April 18 2017
The energy is never higher than when runners make that final, historic turn off Hereford and onto Boylston.
I’ve done the Boston Marathon ONE time so I don’t feel like I am an expert (or even close to one) but there were a few things that I learned from my 2015 experience. Here are a few things that I will do again the next time I run Boston.
Prepare for a later race-day start!
For the last few Saturday long runs leading up to Boston, I started later on in the morning, around 10 a.m., in order to practice my race morning breakfast, fueling and start time. It’s crazy how much starting a few hours later than you are used to can mess with things so be sure to practice your race day routine.
Don’t obsess over the weather.
This tip really works for every marathon. Boston has had some pretty extreme weather for the marathon, but freaking out over it isn’t exactly going to help you. If you do know leading up to the race what the temperatures are going to be like, then try to get in some runs in similar conditions to get your body ready. Last year I didn’t really hear anything about the weather (cold and really really windy/rainy) until I boarded my plane to Boston. It was hard for me to not think about it constantly but worrying about it took away from all of the other amazing things going on all weekend. It is what it is. Focus on what you can control and tell everything else to bring it on.
Be prepared to be emotional.
Very emotional. I can think of five different spots along the way where I cried. The energy, the build-up to the race, the history behind everything and running my dream race made the tear ducts unstoppable.
DO NOT (I repeat, do not) fly home right after the race.
Try to avoid what my friend Candice and I did. We both had kiddos to get home to. But goodness, it was stressful trying to get out of there and to the airport on time for our flights.
If you can, try to plan a long run course similar to Boston.
For the next few weeks, planning similar long runs can help you hold back a bit on the downhills in the beginning and then work hard for those final hills. If you live in Utah Couty, I liked starting some of my long runs up South Fork Canyon to get downhill for a solid 10 or so miles into provo and then run up to the hills by the Provo Temple to get in some legit hills on tired legs.
Talk to everyone.
My friend Josse is the best person to travel with because she struck up conversations with all of the runners we came across during the marathon weekend in Boston. We met SO many amazing people from all over with incredible stories of how they got to Boston.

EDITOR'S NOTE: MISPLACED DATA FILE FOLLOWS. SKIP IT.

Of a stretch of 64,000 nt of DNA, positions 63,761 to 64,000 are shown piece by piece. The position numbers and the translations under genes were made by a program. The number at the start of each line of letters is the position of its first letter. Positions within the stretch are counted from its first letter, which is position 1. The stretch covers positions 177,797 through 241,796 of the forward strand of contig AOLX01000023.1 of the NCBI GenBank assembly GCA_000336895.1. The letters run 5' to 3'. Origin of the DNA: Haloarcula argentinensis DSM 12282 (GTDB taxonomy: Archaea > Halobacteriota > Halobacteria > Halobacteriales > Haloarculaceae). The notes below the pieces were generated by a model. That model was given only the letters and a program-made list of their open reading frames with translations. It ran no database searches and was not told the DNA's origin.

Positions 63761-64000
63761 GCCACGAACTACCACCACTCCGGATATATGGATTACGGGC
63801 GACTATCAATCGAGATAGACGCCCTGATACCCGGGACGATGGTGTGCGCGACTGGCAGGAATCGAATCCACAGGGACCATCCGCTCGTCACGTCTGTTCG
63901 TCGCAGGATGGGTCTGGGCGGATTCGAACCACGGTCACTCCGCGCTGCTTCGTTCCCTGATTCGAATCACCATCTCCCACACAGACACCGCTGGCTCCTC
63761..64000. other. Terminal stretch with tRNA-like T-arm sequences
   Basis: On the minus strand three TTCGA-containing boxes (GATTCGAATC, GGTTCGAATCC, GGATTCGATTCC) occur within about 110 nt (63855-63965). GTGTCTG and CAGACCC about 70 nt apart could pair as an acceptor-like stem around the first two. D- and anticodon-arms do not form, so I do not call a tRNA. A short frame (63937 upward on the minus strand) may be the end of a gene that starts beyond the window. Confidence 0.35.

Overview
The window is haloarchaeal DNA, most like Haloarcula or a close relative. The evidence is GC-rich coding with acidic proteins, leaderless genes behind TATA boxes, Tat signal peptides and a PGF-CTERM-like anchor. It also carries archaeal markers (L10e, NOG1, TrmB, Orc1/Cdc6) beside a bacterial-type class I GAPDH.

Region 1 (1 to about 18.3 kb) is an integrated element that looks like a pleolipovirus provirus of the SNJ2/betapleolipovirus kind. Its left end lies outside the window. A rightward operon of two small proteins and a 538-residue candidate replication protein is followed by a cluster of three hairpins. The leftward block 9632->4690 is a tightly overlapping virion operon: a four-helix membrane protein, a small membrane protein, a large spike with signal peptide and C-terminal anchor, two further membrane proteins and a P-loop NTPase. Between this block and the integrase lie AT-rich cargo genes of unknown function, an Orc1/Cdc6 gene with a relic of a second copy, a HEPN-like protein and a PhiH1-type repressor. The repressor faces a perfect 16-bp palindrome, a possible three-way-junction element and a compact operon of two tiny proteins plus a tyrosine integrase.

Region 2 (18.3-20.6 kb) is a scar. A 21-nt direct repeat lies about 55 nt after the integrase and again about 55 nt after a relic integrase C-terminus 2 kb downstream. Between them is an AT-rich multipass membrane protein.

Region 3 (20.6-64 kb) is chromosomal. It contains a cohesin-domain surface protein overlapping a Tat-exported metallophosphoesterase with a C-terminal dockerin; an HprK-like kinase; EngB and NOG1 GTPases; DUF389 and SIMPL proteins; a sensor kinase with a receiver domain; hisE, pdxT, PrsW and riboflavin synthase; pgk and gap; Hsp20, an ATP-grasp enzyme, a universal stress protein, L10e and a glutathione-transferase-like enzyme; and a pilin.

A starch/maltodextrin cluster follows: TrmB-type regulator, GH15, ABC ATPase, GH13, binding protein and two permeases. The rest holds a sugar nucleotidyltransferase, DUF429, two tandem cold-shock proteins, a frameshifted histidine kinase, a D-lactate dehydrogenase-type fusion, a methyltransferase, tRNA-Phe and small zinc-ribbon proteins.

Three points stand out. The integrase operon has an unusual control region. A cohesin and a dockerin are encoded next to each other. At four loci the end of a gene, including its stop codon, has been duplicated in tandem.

Be prepared to be really close to people for the first few miles.
I felt like we were packed sardines for a long time.The first 2-3 miles felt super crowded. But then after that I felt like I always had people around me but that I had plenty of room. Avoid wasting your energy in the beginning dodging or running around people to pass them. You’ve got 26.2 miles ahead of you so use your energy wisely. However don’t get caught up in going out faster than you should just because people around you are (this is always really hard for me)!
Bring plenty to the starting corral.
Bring your snacks, drinks, magazines, warm clothes, whatever you need…you are going to be there for awhile. The atmosphere is incredible though so you will be very entertained by everything around you! Let all of the awesomeness of Athletes’ Village take your nerves away.
TAKE IN THE CROWDS.
For most marathons I really tend to zone out and just focus on my splits/pace/form/boring stuff but for Boston, I really took it all in. I high-fived kids, took candy from some spectators, read all of the signs, smiled, cried, you name it—the crowds can’t be beat so enjoy them.
Pack warm/dry clothes (and a sports bra) in your gear bag to change into after the race.
It’s not like you can just jump into a car and get warm. Many runners have quite the hike back to their hotel. Last year I was shivering. Even if it is a warm day, dry clothes to change into can help you to enjoy the post-race festivities more.
Be prepared for Heartbreak Hill.
The hill is about 2K long with a 3-4% grade. I felt like it wasn’t the hill itself that was crazy difficult, but more the placement of the hill late into the marathon is what made it hard for me. Know what is coming and save some energy for it. Use the cheering and energy of the crowds to help you push to the top. The feeling of getting to the top and knowing that you conquered the set of hills feels pretty darn good.
I liked to watch parts of the race from previous years.
It really pumped me up to see what I was about to get to experience!!! I just search Youtube for Boston Marathon highlights and then get sucked into watching 25 of them at a time. Still my favorite finish: https://www.youtube.com/watch?
Enjoy the weekend leading up to the race.
It felt like it is a big holiday for runners from Friday-Sunday in Boston. Everyone is talking about it and everything around you is all about the marathon. I spent a lot of time at the expo and the finish line. I LOVED the dinner held the night before the race. I know that it isn’t a great idea to be on your feet a lot before a marathon but I couldn’t help it. Every thing around me was so exciting and a once in a lifetime opportunity so I took it.